However, neither the Danish study nor the British one took into account ocean pollution when assessing each type of shopping bag’s environmental impact. Ocean pollution is serious business, and humanity’s plastic waste continues to build up in the oceans and literally choke marine life.
Plastic Waste Is Choking Our Oceans
There are countless documentaries on ocean plastics pollution, with gruesome images of birds’ and fish’s dissected bodies being packed with plastic material. It is estimated that over just one decade, humanity has produced as much plastic as it did in a century.
A United Nations report shows that marine debris impacts over 800 of marine species, and plastics account for around 80% of that debris. Every year, the world throws 13 million metric tons of plastic waste in the oceans. In other words, the load of a garbage truck is discarded in the oceans every single minute.
Some plastics wash up on beaches, some end up on the bottom of the ocean or sea, while others are being consumed by marine life that mistake them for food. A large part of plastics waste ends up in ocean gyres, and plastic bags are no exception.
It is estimated that a single plastic bag takes from 10 to 1,000 years to fully decompose, while a plastic bottle takes around 500 years to break down. If plastics are swallowed by ocean gyres, they are broken down faster in tiny bits that later end up in the seafood we consume. So, it makes sense to replace our classic grocery bags with canvas totes in the long run.
Turning Cotton into a True Eco Canvas Fabric
Cotton is the number one canvas fabric due to its versatility and ease of production. But manufacturing cotton involves some environmental costs as the crop is extremely water-intensive and requires herbicides and pesticides to grow. Cotton’s most dramatic negative impact is on water availability.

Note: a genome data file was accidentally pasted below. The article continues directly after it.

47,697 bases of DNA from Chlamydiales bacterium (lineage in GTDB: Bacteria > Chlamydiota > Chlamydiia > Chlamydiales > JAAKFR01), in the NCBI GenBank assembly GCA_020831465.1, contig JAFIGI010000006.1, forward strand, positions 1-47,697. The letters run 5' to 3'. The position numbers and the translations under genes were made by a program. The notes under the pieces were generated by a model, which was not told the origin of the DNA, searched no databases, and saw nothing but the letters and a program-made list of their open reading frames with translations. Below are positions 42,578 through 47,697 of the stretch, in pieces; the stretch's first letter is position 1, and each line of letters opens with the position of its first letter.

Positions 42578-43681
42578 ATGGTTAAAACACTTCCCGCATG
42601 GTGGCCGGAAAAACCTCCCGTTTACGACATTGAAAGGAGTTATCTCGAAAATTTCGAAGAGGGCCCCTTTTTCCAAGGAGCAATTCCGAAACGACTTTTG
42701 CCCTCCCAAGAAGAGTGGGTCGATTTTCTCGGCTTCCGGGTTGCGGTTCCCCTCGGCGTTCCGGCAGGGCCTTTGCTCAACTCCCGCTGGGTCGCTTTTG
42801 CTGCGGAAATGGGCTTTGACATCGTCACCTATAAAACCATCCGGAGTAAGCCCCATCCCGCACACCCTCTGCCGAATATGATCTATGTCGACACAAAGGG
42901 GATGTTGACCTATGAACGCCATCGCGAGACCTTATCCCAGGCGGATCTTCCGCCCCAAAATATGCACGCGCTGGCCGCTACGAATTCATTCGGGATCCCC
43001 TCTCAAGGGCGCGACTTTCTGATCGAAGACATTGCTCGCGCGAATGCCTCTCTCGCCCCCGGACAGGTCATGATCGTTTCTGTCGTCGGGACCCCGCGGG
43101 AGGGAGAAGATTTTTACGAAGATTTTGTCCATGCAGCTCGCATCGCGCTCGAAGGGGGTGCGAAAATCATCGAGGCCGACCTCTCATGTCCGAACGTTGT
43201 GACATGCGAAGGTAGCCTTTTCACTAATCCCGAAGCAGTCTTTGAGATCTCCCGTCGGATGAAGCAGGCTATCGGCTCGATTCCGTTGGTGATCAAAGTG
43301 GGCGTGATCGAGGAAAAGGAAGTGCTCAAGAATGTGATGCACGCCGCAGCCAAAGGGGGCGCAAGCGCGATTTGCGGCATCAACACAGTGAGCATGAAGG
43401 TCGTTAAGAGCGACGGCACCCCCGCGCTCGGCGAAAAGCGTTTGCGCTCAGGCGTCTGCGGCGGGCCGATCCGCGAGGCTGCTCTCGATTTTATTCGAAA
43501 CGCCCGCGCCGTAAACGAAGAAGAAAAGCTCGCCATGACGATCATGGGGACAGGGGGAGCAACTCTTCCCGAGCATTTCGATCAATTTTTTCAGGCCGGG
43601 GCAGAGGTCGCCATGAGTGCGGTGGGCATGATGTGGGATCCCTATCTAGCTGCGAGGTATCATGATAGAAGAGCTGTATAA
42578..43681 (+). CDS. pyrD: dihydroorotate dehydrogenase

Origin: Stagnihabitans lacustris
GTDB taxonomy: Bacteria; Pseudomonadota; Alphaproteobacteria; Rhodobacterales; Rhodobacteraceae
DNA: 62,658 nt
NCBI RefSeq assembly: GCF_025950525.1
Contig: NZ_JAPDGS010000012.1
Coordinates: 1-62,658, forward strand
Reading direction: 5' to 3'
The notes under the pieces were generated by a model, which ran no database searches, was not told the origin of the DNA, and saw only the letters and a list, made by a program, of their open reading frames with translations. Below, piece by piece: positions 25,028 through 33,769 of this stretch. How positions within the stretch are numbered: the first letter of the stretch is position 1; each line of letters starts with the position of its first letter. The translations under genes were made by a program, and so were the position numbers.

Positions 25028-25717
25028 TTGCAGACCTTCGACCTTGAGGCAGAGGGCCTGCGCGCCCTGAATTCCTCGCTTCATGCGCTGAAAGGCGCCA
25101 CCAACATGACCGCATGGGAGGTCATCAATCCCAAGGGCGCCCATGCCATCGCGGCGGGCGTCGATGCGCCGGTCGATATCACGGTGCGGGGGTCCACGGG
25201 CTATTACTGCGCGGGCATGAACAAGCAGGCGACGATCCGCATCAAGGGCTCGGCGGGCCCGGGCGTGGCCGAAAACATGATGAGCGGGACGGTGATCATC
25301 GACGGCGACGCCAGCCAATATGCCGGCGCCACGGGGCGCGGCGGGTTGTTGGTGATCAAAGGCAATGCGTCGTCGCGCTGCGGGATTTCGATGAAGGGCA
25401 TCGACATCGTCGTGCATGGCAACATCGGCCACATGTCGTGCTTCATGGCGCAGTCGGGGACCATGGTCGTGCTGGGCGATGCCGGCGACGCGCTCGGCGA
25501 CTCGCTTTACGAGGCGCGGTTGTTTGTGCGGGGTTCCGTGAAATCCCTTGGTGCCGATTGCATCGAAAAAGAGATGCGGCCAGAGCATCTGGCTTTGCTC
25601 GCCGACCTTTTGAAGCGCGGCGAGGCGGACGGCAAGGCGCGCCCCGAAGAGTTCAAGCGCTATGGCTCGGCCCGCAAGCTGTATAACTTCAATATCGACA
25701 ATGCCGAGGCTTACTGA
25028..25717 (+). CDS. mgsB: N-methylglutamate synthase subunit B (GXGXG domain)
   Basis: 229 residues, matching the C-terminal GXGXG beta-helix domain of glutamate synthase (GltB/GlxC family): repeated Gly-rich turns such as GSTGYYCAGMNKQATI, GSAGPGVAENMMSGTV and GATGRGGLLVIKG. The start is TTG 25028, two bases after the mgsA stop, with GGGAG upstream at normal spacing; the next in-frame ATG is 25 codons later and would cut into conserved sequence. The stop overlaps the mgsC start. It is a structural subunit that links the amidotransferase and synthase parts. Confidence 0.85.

Researchers have found that one cotton T-shirt and a pair of jeans need 20,000 liters of fresh water to be manufactured. In India, up to 95% of the increasingly scarce fresh water goes to agriculture. Water is usually wasted in cotton production because of subpar irrigation methods, lack of green education, and poverty.
Fortunately, there are initiatives to make cotton a real eco canvas fabric. For instance, the international non-profit Better Cotton Initiative (BCI) has partnered with retailers that routinely use cotton in their products, such as Ikea, Esprit, Nike, and C&A, to help cotton farmers reduce their costs with water, chemicals, and energy and make their crops more eco-friendly.
In 2005, Ikea, which uses more than 200,000 tons of cotton every year, launched a program that taught farmers how to strategically plant the crop, and by 2011, the water use in cotton production in that area sank by 37% and pesticide use by nearly 50%. Ikea has recently reported that the cotton production-related water use of the farmers enrolled in its programs dropped by 50% on average. Also, the Swedish furniture giant now boasts that nearly 25% of the cotton it uses is sustainable. So, it looks like there’s a bright future ahead of the world’s most popular canvas fabric.